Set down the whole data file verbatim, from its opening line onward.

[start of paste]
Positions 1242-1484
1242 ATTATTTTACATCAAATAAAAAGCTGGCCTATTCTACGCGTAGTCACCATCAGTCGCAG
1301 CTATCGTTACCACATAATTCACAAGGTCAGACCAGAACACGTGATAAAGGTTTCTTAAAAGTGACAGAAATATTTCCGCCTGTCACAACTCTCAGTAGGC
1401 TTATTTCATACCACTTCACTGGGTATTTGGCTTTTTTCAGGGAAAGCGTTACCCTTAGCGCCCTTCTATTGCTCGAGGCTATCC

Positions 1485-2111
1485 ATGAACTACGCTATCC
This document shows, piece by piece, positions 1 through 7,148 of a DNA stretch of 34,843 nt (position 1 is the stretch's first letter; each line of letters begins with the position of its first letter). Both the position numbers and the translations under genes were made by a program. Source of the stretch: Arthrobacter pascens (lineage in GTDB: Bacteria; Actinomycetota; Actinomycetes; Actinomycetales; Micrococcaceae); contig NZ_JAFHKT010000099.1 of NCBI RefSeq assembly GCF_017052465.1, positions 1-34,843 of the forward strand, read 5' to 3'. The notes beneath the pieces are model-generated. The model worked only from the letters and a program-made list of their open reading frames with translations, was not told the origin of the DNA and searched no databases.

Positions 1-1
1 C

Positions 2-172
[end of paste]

Positions 1242-1484
1242 ATTATTTTACATCAAATAAAAAGCTGGCCTATTCTACGCGTAGTCACCATCAGTCGCAG
1301 CTATCGTTACCACATAATTCACAAGGTCAGACCAGAACACGTGATAAAGGTTTCTTAAAAGTGACAGAAATATTTCCGCCTGTCACAACTCTCAGTAGGC
1401 TTATTTCATACCACTTCACTGGGTATTTGGCTTTTTTCAGGGAAAGCGTTACCCTTAGCGCCCTTCTATTGCTCGAGGCTATCC

Positions 1485-2111
1485 ATGAACTACGCTATCC
This document shows, piece by piece, positions 1 through 7,148 of a DNA stretch of 34,843 nt (position 1 is the stretch's first letter; each line of letters begins with the position of its first letter). Both the position numbers and the translations under genes were made by a program. Source of the stretch: Arthrobacter pascens (lineage in GTDB: Bacteria; Actinomycetota; Actinomycetes; Actinomycetales; Micrococcaceae); contig NZ_JAFHKT010000099.1 of NCBI RefSeq assembly GCF_017052465.1, positions 1-34,843 of the forward strand, read 5' to 3'. The notes beneath the pieces are model-generated. The model worked only from the letters and a program-made list of their open reading frames with translations, was not told the origin of the DNA and searched no databases.

Positions 1-1
1 C

Positions 2-172